Exercising on empty stomach highly beneficial for men

Fitness mantra

  
 Exercising on an empty stomach may be good for male fitness, says a new study conducted by the Massey University (MU).
“Training is all about putting the body under stress, (on empty stomach) not going faster,” says Steve Stannard, associate professor at MU’s new School of Sport and Exercise, who led the study.

The researchers followed two groups of novice cyclists as they trained over four weeks. One group ate a high carbohydrate breakfast before training, while the other group trained early in the morning on an empty stomach. 

Each group cycled for up to 75 minutes at a moderate intensity. Blood samples and muscle biopsies were taken from the legs of each rider before and after the experiment.

The result
The findings showed that those riders who did their training before breakfast were ultimately able to store higher levels of muscle glycogen than those who ate breakfast just before training each day.

The riders who trained before breakfast also showed a bigger improvement in peak power, and ability to use oxygen.

While the muscles of male study participants who trained on empty stomach showed an improved ability to burn fat, the female cyclists improved their muscle’s fat-burning capacity when they trained after breakfast rather than before.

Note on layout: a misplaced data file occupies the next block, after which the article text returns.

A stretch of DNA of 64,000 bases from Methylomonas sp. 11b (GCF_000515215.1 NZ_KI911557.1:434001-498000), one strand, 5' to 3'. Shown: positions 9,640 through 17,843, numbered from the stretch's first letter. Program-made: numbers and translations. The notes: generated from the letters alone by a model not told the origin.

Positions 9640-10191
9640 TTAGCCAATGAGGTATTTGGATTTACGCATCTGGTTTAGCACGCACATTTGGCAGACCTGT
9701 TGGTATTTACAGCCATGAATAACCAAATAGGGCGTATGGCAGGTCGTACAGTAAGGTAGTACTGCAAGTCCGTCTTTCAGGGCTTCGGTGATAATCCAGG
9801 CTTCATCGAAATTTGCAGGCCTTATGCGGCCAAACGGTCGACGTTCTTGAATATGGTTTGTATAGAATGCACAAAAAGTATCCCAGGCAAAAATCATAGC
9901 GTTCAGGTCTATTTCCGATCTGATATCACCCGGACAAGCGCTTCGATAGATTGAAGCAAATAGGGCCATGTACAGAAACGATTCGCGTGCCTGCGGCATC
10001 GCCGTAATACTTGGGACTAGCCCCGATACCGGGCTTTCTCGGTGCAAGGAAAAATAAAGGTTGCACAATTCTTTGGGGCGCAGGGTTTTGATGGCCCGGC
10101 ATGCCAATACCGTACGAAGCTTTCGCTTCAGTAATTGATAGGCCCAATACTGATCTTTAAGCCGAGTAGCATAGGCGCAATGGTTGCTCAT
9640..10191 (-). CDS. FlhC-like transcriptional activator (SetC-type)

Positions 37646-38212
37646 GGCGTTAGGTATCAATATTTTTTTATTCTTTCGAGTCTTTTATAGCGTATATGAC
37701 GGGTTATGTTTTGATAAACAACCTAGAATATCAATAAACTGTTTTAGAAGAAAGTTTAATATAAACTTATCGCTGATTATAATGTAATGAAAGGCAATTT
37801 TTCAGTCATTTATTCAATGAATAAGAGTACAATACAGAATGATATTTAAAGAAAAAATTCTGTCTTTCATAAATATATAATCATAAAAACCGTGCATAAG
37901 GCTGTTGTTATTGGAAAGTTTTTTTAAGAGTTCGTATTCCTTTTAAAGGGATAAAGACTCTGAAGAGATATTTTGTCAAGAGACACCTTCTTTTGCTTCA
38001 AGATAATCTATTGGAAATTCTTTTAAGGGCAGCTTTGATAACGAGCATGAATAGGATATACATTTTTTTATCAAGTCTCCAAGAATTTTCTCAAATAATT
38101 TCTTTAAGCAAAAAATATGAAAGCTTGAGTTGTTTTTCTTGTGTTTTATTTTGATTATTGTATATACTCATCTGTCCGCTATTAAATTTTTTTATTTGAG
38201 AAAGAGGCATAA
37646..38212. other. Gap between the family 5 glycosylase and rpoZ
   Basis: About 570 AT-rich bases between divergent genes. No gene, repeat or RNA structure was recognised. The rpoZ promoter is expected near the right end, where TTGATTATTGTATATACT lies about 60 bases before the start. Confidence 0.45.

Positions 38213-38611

“In an endurance event, such as road race cycling, the person who can start the race with the highest level of glycogen in their muscles, yet have the greatest ability to burn fat has a huge advantage,” Stannard says.

“What our results suggest is that, for men at least, training on empty stomach encourages muscles to adapt in a more accelerated fashion than if training was always done after eating a high carbohydrate meal.”  
The reason why training before eating was not as effective for female participants is not known and requires more research, but could be related to subtle differences in fuel utilisation by muscle which seems to be associated with the sex hormones, Stannard says.

“But what the research does show is that by including at least some training before breakfast, athletes, especially male, can improve their fitness faster,” adds Stannard, according to an MU release.
The research was published in the Journal of ‘Science and Medicine and Sport’.  

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